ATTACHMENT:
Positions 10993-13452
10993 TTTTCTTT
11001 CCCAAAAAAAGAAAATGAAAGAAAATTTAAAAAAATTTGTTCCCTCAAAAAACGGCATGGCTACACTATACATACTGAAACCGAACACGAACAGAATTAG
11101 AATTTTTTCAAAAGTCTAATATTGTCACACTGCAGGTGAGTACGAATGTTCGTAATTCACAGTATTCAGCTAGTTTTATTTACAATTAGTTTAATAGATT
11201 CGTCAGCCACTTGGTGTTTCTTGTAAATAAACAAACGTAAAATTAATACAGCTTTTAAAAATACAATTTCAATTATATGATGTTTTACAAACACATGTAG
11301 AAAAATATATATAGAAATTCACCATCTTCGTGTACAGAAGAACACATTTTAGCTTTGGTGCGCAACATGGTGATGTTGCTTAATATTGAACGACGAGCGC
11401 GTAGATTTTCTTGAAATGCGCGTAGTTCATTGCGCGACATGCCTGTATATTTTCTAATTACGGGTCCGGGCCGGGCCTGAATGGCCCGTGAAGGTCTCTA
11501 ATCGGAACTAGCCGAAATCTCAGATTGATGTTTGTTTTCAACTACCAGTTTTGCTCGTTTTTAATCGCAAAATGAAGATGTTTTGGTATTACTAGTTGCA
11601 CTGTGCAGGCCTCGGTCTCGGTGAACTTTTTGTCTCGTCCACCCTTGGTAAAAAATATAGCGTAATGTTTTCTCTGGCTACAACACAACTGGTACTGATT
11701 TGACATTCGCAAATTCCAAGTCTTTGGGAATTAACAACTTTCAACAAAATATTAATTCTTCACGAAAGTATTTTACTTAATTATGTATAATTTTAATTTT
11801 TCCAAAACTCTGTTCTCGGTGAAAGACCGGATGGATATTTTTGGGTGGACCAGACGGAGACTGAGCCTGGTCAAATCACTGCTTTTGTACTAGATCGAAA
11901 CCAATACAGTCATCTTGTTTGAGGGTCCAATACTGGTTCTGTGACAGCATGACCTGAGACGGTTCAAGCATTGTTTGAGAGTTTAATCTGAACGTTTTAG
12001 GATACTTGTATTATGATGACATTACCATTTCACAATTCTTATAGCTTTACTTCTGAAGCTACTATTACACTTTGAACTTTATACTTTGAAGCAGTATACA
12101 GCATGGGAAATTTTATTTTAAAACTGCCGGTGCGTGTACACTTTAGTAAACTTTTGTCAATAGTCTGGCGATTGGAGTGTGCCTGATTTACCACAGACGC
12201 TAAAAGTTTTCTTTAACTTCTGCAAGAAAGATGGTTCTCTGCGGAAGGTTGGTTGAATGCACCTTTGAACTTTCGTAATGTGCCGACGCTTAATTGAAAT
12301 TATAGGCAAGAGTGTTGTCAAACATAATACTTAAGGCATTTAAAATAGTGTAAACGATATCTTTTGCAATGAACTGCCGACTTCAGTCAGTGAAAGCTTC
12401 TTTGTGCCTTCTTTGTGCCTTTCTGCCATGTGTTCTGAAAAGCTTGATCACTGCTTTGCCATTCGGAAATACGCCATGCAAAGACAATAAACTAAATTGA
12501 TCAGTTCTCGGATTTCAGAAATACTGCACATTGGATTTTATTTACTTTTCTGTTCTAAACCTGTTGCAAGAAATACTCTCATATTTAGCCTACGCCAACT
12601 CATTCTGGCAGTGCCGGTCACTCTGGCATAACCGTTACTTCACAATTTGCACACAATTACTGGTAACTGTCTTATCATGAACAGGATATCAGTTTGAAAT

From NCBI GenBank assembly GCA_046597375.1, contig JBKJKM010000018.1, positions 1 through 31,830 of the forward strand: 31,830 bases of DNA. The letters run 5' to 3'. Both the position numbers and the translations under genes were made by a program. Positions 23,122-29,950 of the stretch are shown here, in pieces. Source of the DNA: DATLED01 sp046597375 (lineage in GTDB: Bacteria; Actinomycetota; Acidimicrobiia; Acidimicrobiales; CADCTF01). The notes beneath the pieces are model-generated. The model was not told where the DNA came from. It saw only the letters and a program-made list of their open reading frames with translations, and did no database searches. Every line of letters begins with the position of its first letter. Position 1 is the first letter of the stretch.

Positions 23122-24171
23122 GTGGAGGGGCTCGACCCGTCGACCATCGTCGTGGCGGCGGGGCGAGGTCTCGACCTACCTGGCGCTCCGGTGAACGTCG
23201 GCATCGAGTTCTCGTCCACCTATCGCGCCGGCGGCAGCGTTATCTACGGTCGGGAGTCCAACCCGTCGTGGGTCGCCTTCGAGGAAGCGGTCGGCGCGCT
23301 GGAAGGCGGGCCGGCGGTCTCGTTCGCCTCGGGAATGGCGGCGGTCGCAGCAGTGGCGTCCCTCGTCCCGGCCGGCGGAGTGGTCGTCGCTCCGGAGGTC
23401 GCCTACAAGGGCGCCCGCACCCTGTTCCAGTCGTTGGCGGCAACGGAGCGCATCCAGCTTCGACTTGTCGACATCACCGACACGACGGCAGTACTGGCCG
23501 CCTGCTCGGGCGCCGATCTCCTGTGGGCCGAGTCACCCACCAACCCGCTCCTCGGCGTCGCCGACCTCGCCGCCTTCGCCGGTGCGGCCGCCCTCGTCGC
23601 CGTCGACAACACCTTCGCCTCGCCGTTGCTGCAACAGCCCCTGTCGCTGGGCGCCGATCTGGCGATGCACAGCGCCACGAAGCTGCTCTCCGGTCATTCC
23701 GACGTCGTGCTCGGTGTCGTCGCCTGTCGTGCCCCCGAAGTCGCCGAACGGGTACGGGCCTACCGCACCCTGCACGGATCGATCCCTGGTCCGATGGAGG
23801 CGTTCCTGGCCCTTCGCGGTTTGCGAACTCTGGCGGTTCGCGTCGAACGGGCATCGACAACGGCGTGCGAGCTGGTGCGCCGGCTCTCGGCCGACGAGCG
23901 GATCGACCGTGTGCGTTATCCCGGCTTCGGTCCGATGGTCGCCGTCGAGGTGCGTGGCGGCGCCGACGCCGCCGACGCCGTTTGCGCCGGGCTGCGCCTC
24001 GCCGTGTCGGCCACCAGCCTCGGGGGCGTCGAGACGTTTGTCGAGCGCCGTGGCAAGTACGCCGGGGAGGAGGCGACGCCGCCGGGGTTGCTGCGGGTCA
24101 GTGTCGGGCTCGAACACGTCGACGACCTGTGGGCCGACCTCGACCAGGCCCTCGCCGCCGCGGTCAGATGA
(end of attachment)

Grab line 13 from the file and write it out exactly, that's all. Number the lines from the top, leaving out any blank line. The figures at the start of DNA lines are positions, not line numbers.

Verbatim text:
12001 GATACTTGTATTATGATGACATTACCATTTCACAATTCTTATAGCTTTACTTCTGAAGCTACTATTACACTTTGAACTTTATACTTTGAAGCAGTATACA